If you haven’t already, please make sure you’re familiar with basic knife safety before starting this tutorial. (link) Please remember to give onions special consideration because of their shape, texture, and tendency to make your eyes water!
The chunks of onion from our previous tutorial (link) are great for slow-cooking, but if you want fried onions then I like slices best.
Just like before, we want to take off the skin, top and bottom from the onion. You can start in the exact same way – chop off the root and the top of the onion, making sure to keep your fingers out of the way.
(For slices, you might actually want to leave the root end on for now – try it both ways and see which you prefer!)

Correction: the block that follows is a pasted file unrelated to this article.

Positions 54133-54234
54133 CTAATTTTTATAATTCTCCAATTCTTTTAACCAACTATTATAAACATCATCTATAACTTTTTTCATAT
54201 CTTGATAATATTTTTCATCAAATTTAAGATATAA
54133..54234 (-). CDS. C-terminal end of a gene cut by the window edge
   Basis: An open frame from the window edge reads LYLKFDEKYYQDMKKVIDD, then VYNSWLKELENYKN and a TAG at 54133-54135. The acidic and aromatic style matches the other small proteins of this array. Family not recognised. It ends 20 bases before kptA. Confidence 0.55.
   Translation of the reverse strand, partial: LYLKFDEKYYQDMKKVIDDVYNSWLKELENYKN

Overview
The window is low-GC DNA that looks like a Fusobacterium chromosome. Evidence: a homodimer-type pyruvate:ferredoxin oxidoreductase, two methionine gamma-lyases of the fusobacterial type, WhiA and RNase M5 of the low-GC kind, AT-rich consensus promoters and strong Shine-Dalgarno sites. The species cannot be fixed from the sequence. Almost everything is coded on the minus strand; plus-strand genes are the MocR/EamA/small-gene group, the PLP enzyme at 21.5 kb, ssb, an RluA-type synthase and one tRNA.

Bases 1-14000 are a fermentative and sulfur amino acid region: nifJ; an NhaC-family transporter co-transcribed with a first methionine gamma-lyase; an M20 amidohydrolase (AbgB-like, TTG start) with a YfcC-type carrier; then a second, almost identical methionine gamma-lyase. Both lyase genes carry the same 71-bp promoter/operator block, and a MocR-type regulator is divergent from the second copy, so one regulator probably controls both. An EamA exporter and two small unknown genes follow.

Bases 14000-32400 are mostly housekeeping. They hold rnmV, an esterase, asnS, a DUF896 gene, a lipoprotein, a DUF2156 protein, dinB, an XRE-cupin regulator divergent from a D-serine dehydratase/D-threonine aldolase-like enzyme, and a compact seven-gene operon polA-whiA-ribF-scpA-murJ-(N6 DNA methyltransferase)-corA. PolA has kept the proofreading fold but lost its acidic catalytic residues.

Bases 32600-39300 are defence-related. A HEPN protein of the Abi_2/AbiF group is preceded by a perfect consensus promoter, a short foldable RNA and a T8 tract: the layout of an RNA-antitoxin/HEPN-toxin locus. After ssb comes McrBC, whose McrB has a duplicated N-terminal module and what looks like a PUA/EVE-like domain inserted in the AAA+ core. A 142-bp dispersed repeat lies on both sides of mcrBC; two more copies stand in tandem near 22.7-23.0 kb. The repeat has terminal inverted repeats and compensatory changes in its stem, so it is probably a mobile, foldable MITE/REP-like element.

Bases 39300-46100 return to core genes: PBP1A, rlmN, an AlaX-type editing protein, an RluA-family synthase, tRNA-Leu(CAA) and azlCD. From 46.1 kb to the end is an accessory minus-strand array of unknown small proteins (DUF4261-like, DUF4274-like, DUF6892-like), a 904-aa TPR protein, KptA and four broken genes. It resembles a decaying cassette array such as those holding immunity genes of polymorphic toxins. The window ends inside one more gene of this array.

Once you have a flat surface at one end of the ball, you can rest it there to cut downwards, slicing your onion in half. Then deal with each half in turn, starting with a cut right down the middle.
When you’re chopping onions, it’s a lot easier and quicker to work with if all the layers stay stuck together. So, when you’re slicing, work from the thin end(s) into the middle. And if you need to turn the onion around to get to the other end with your dominant hand, try turning the chopping board instead.
Although very thin slices of onion are so impressive (I’ve always loved watching chefs cut off super thin slices at top speed!), slices about half a centimeter (1/4 of an inch) thick are great for everyday cooking.
These onion slices take about 15-25 minutes to fry, although it depends how soft you like your onions! Onions can be eaten raw, or very well-done, so it’s really a matter of taste. They’re a great accompaniment to fried meats like sausages or burgers, or (my personal favourite) fish. And they’re a great source of flavour in a stir-fry, which we’re working towards this month!